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Viewpoint – Europe: Christiania, Last Bastion of Free Thought

Submitted by on May 20, 2011 – 3:41 pmNo Comment

The entrance to Christiania.

Forty years after a group of hippie squatters stormed and took over an ex-army base in Copenhagen for a permanent home, they now face the biggest challenge in their extraordinary history. The city’s new right wing government has asked the 1,000 members of the Christiania commune – the largest and longest living ‘squat’ in the world – to raise £18m in order to buy the part of the city they have run as unique self governing commune since the early 1970’s. While the members of Christiana admit they face a struggle to raise the money, success would ensure the future of the unique 85 acre site, which is visited by a million people every year, making it the biggest tourist attractions in Denmark after Legoland.

Synchronicity Magazine spoke to Britta Lillesoe, one of the founders and spokeswoman for Christiania’s ‘culture department’. She said Christiania was an integral part of Danish culture and promised it would always survive, in one form or other: “We are the social thermometer of Denmark, every voice and opinion is raised here. All are represented, we are the black sheep from all classes and if we can make it work so can the rest of society.”

The Danish government and police have clashed with Christiania’s residents on several occasions since 2008, when the government first decided to challenge the agreement its predecessors had drawn with the original squatters in 1972. The then Prime-Minister Ander Fogh Rasmussen said at the time: “It is unacceptable that a small spot in Copenhagen lives its own life, independently of the rest of society.”

Christiania started in 1965, when a group of squatters discovered an old run-down housing estate in Copenhagen and struck a deal with the landlord who said that they could live there for a nominal amount. As word spread, the size of the squat  grew with the arrival of other hippies and squatters from all over Denmark. The commune tore down some of the older buildings and refurbished the rest, holding a huge party to celebrate their existence in 1966. The settlement, now named Sofiegaarden, lasted for five years, becoming a cultural hotspot.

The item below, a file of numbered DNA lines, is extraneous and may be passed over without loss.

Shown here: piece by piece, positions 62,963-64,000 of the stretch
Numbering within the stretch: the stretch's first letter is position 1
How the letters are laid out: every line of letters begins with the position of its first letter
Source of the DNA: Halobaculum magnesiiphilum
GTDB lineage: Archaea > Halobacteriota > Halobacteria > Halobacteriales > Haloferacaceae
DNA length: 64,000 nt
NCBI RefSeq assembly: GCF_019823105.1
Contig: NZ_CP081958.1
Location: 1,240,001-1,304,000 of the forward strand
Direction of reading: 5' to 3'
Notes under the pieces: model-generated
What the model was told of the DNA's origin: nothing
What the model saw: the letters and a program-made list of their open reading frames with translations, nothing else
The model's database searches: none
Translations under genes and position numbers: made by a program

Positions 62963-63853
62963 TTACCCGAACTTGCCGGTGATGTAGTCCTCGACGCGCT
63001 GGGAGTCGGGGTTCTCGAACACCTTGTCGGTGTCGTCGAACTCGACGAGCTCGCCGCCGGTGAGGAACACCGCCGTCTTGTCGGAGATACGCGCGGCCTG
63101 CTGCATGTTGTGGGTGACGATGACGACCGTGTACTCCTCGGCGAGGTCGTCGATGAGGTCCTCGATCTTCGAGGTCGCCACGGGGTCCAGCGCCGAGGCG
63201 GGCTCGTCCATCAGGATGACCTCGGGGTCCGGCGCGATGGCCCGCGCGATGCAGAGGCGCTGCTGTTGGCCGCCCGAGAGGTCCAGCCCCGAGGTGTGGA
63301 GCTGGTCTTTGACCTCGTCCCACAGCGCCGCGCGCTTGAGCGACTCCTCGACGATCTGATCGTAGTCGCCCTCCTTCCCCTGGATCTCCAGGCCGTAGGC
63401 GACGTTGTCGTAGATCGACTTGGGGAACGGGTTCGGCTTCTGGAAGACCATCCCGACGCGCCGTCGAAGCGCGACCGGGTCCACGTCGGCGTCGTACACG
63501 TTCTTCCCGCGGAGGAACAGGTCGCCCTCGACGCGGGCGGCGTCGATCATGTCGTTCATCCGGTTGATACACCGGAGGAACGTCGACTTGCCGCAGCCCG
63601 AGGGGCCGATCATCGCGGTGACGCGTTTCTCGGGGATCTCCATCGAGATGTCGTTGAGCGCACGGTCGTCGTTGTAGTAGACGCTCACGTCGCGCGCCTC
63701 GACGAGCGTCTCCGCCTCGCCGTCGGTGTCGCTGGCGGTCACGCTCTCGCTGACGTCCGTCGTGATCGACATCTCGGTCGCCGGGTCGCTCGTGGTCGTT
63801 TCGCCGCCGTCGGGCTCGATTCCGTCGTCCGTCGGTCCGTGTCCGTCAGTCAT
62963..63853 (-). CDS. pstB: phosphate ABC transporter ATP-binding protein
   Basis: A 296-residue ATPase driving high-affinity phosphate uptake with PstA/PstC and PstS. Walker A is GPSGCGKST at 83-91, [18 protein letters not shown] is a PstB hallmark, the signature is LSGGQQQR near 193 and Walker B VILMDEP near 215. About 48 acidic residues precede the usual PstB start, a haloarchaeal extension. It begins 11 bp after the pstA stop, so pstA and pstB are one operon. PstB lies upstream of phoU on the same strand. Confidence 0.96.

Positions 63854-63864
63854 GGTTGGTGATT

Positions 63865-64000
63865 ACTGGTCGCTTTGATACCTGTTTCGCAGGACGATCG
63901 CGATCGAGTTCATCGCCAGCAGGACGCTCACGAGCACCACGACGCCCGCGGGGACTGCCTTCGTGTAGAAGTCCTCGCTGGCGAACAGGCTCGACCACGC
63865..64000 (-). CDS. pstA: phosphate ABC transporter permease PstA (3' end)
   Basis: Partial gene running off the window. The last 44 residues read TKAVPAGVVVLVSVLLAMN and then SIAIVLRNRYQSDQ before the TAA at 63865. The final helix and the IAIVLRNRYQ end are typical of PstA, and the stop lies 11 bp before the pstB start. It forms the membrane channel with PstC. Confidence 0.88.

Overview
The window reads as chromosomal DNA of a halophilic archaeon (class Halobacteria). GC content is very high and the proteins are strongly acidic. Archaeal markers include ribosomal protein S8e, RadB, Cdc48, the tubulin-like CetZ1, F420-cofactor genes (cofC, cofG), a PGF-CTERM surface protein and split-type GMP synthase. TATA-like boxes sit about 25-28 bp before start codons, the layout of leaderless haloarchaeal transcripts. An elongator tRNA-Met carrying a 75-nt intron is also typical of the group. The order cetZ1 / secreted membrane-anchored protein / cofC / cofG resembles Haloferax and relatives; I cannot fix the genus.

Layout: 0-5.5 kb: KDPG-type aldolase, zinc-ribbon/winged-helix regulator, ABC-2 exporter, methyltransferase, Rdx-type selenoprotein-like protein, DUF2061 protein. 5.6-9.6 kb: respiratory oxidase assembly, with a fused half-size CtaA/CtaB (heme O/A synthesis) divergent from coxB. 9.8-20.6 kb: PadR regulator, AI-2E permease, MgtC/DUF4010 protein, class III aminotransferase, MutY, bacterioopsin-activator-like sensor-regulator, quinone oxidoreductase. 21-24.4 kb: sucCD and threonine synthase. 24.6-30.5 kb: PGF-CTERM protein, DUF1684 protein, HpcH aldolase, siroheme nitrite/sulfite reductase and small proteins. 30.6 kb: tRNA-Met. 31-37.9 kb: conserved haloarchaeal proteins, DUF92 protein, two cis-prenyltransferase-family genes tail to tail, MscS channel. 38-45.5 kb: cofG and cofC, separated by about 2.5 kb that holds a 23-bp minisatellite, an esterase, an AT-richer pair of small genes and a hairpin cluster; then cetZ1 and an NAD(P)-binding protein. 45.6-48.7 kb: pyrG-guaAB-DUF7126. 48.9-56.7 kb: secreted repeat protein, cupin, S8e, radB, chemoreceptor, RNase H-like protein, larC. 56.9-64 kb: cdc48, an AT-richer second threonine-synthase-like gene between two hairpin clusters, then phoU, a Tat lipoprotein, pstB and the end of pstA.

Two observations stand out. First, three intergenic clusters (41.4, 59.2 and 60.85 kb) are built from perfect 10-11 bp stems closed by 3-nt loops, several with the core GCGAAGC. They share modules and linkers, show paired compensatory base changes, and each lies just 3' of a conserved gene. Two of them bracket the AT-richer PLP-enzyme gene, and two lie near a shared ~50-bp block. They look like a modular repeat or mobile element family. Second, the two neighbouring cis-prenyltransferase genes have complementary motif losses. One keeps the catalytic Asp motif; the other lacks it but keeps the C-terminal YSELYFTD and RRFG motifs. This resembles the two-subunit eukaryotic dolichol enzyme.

It was located in the middle of an artistic neighbourhood where the most famous Danish artists from the period lived, practised or visited. Here Kim Larsen, the musical voice of the Danish working class, found his inspiration and formed the band Gasolin.

By 1971, the Danish housing shortage was at an all time high and squats such as Sofiegaarden had sprung up everywhere. A huge former military area, Christianshavn, close to the centre of the city, well developed but unused, stood empty. The future Christianites rallied the underground forces, stormed the gates with Molotov cocktails and set up camp. The military was called in but sympathised with the struggling youths, who were allowed to remain.

They called their new home Christiania, “Land of dreams” from a Norwegian hippie poem. Britta recalls: “We opened Christiania in 1971, Jacob Ludvigsen, another founder, wrote a letter of invitation to all who wanted to come and join. We had people from all over, classes and personalities didn’t matter. A lot of youths, lefties, bums, artists, social intelligentsia, rebels, 68ers, musicians. The first black people to come to Denmark went to us and brought Jazz with them.”

“Many Vietnamese fugitives sought refuge here but just as many youngsters from America who wanted to escape the draft joined the mix. Part of our collective travelled the world to find themselves and returned with hash from India.”

In 1972 Christiania grew too large in both size and influence for the Danish state to ignore. They labelled it a ‘social experiment’ and used it to home junkies, troubled young people and other social misfits, as an “alternative treatment camp”.  In 1979 there were violent clashes and gang wars over drugs sales, with Hells Angels trying to take control. Soon the explosive mix of an open drug market and many unstable social elements escalated and Christiania was forced to round up the worst offenders and enforce harsh anti-hard-drug laws.

The problems continued to grow until 1992 when police forces raided Christiania, beginning a long period in which the commune became a conflict zone of drug wars, anarchist demonstrations and more police raids. In 2004 open hash dealing was outlawed throughout Denmark but persistent flouting of this in Christiania has led to regular police raids.

Throughout its turbulent life, Christiania has had its own democratic government and laws, only interacting with the Danish government by paying a symbolic amount in rent and utilities. Sociologists have supported Christiania as a vital expression of alternative culture and its existence a victory for modern democracy.

The current crisis began in 2008, when the government challenged the commune’s ownership of Christianshavn and in February this year, despite a long legal battle, the state won. They gave the squatters a chance to reclaim their homes, if they can raise £18m by early June.

With the anti-capitalist and down-to-earth lifestyle of Christiania’s residents, this seems unlikely and the story of this autonomous micro-nation might soon come to an end.

Despite the heavy attacks from the government over drug trade, anarchist demonstrations and the recent legal settlement Britta insists: “We will continue growing and glowing.”

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